How can we explain the observation that Pima Indians living in the Southwest United States have a five fold higher prevalence of diabetes than their counterparts living across the border in Mexico? Not only are these populations genetically identical, numerous studies have been unsuccessful in identifying chromosomal regions with a strong linkage to the trait. One’s genetics account for approximately 30% of the type 2 diabetes phenotype. It is speculated that the variation in disease prevalence is due to the environmental differences between the populations. Whereas, US Pima Indians have adopted a Western lifestyle of low physical activity and a “supermarket” diet, the Mexican Pima Indians remain as subsistence farmers with high levels of activity. However, what (if any) is the effect of the environment on the genome? What are the mechanisms that translate environmental exposures to the genome?
Humans respond to environmental challenges over a range of timescales. Firstly, there is a relatively static evolutionary component that proceeds over hundreds of generations and has minimal impact during an individual’s lifespan. Secondly, there are dynamic homeostatic alterations that occur over seconds or days in response to immediate challenges. Finally, there are epigenetic processes that adjust regulator mechanisms to changing environments that is the intermediate between that of evolution and homeostasis. The sum of the environment’s contribution to health (or disease) has been conceptualized as the exposome. These exposures are all encompassing and can be characterized as internal (ie metabolism, endogenous hormones, microbiome, inflammatory state), general external (ie education, financial status, stressors), or specific external (ie radiation, infectious agents, nutrition, alcohol/tobacco). The overall relationship can be explained by the following equation: Phenotype = genotype X exposome. In the case of the Pima Indians, since we know the genotype is constant, it is exclusively the exposome that is causing the exaggerated disease burden for the US Pima Indians. In fact, the vast majority of our chronic disease burden can be explained by environmental factors that not only overwhelm our static genotype, but more importantly, our dynamic ability to maintain short and long term homeostasis. This dynamic nature of the exposome is also the most challenging feature of its characterization. Not only does a seemingly countless number of components need to be considered, but they also have to be understood in relation to their temporal variation. For example, at any given point in time, an individual will have a particular profile of exposures and this will change multiple times in a lifetime. Therefore, continuous data monitoring through extended periods of time is required to capture this information and find patterns of relationships. Sensors will play a key role in capturing this remotely generated physiological and environmental data. Isolated visits to the provider will not be sufficient to elucidate the complex relationships of the exposome. Mobile phones will serve as the hub for various captured data streams. For example, data captured from heterogeneous sources such as wearables/invisibles, social media streams, and environmental sensors will be integrated on the mobile phone. This information will then stream with clinical and genetic data on the electronic health record to create a data rich personal health record (PHR) that will provide highly individualized health (or disease) profile.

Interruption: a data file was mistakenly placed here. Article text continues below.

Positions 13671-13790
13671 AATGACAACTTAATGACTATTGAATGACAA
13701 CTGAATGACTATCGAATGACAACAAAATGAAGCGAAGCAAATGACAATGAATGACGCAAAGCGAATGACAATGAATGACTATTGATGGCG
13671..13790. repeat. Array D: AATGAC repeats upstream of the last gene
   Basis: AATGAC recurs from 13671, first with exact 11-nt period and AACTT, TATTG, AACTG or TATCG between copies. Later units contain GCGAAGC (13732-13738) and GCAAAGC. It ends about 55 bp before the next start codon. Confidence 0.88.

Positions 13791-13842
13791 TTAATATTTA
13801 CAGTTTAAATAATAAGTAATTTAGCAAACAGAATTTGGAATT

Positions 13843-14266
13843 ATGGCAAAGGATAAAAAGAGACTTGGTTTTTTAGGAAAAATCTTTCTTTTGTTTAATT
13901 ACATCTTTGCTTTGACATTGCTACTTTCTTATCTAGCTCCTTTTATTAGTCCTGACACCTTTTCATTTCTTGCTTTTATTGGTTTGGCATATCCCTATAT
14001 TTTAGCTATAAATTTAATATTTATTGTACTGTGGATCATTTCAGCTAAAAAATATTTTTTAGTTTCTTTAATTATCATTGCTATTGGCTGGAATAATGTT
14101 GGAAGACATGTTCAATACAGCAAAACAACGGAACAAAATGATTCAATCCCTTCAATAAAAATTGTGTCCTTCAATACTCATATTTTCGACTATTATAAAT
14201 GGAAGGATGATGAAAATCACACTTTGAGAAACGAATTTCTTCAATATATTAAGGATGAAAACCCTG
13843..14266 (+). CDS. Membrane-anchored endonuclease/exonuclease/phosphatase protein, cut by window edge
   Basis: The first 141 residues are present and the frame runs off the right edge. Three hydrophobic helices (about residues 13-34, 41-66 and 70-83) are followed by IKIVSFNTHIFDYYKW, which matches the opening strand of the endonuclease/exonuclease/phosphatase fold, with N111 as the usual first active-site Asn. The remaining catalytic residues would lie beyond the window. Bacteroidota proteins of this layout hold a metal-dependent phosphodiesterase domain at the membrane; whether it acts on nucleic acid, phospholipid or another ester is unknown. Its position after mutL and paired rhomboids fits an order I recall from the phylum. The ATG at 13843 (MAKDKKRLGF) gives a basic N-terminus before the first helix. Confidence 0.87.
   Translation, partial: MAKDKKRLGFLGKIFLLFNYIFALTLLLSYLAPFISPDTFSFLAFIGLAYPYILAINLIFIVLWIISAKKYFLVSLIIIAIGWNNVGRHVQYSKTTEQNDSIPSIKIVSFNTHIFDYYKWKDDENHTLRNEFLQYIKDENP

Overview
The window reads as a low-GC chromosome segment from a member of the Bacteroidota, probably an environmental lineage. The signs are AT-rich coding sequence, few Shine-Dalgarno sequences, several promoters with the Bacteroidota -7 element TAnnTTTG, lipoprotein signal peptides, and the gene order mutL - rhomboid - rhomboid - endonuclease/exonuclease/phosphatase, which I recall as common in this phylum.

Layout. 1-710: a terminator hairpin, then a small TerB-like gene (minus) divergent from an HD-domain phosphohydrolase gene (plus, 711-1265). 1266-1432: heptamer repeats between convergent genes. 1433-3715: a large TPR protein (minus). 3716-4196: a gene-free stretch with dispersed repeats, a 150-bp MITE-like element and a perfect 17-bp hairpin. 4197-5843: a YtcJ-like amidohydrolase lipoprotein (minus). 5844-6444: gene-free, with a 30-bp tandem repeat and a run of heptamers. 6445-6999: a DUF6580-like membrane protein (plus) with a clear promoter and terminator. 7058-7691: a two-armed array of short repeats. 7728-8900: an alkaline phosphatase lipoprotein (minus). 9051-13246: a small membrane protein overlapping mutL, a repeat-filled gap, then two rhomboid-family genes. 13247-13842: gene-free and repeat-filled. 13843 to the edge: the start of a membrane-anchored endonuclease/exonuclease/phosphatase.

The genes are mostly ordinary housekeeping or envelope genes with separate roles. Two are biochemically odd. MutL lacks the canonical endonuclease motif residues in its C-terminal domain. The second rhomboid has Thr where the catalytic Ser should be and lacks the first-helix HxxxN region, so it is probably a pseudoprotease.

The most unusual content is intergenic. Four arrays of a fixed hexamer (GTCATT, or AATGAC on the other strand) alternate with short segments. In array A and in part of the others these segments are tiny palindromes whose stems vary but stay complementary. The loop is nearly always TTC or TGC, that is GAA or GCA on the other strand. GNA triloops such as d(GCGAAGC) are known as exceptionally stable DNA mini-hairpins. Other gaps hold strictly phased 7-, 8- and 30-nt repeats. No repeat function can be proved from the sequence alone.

The scope and complexity of this undertaking is a massively formidable technological challenge (represented literally & figuratively in the infographic below) and is essentially a pipe dream at this time. To put this in perspective, this is not simply “big data analytics” but represents a time series of unstructured “big data” from heterogeneous sources. It will require novel biomarkers, continued exponential increase in processing power with concurrent miniaturization of sensors, and also will require an informatics infrastructure that will interface with these sensors. It will be able to curate and transform this data and present it as information in real time on PHR dashboards. Lastly (and maybe most importantly), we must not overlook the societal implications of intensive data sharing and remote monitoring. Our concepts of privacy and security will have to evolve to facilitate this new paradigm of information sharing. Forward thinking public policy will have to be developed to not only provide the necessary legal protections to consumers but also accommodate this shift to a data sharing and transparent society.